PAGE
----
When a worker decides to commit workplace fraud, it can generally be explained with the Fraud Triangle, developed by American criminologist Donald Cressey:
- Pressure side
- Opportunity side
- Rationalization side
Judy had been a bank teller for a regional financial institution for 14 years - since her senior year in high school. Over time, she became a respected authority in her area, and bank managers and employees saw her as a good person. Her value increased when the bank promoted her to a supervisory position when she was 30.
Though she was finding success in her job, her husband was spending too much time at his work, and she turned to gambling to ease her loneliness. She soon got into significant debt, but she didn't tell her husband. She also didn't tell her family or seek mental health or financial counseling. Instead, (surprise) Judy chose to steal money from bank customers.
Judy had a problem of physical and emotional isolation - a secret to hide from everyone. She felt inhibited to talk through her situation with anybody and work on solutions. In his classic book, "Other People's Money: A study in the social psychology of embezzlement," (Montclair: Patterson Smith, 1973), Dr. Donald Cressey called this a "non-shareable problem." In this case, it was the pressure side of the Fraud Triangle.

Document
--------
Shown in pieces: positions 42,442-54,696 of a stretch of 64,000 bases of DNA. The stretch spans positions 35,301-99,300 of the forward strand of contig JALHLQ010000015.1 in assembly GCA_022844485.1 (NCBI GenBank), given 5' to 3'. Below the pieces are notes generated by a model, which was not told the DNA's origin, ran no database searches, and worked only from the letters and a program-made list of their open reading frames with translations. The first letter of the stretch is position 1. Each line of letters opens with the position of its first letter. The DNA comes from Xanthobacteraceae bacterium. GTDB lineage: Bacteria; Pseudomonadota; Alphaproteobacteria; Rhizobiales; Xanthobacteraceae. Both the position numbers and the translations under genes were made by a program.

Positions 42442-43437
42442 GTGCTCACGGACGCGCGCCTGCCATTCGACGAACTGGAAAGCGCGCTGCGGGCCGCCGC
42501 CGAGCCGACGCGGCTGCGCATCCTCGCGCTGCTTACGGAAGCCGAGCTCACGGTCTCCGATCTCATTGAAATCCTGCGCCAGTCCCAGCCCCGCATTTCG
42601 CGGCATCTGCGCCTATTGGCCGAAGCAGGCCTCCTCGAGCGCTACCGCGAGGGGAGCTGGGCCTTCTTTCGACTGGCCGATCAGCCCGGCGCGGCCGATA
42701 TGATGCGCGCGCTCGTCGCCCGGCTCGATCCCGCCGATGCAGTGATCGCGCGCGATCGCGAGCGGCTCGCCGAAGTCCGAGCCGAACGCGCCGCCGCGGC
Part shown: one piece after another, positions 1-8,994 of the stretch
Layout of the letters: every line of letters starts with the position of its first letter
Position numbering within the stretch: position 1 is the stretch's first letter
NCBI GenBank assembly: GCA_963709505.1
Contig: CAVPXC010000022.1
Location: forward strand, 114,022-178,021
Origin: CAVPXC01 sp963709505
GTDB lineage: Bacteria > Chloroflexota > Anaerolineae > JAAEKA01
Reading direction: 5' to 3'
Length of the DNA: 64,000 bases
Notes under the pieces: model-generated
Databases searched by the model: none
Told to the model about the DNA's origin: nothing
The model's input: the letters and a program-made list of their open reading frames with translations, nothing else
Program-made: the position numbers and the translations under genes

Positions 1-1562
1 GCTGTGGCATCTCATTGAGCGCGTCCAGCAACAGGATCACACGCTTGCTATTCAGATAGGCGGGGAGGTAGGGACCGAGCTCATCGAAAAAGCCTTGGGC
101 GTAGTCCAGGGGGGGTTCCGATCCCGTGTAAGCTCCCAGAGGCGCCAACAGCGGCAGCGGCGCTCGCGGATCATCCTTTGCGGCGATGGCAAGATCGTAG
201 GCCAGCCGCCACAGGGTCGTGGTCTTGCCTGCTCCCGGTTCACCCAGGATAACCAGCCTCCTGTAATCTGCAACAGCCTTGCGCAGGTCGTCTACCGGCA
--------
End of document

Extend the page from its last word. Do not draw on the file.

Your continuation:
So, she used her position of trust, responsibility and the technical skills as an experienced teller and supervisor to commit the fraud - opportunity, the second side of the Fraud Triangle. She identified obscure accounts and believed that:
- No one would miss the funds.
- The stolen funds were small portions of the accounts.
- The bank wasn't paying attention.
- The victims could afford these small amounts.
- Insurance would cover the bank and victims.
Her gambling addiction, in turn, "greatly contributed" to her crime. Judy rationalized - the third side of the Fraud Triangle - she committed her crimes because of family factors she couldn't control that then heightened her gambling problem. Classic rationalizations." (emphasis added)
Contributed by John David Gardiner.
Please join presenter John Gardiner for the on-demand webinar "How to Prevent Employee Theft, Embezzlement & Fraud" as he addresses head on case studies like the above, as well as defines and details the five categories of embezzlement, best practices to avoid the threat (significant) / likelihood of embezzlement occurring and details how to best address suspected employee embezzlement.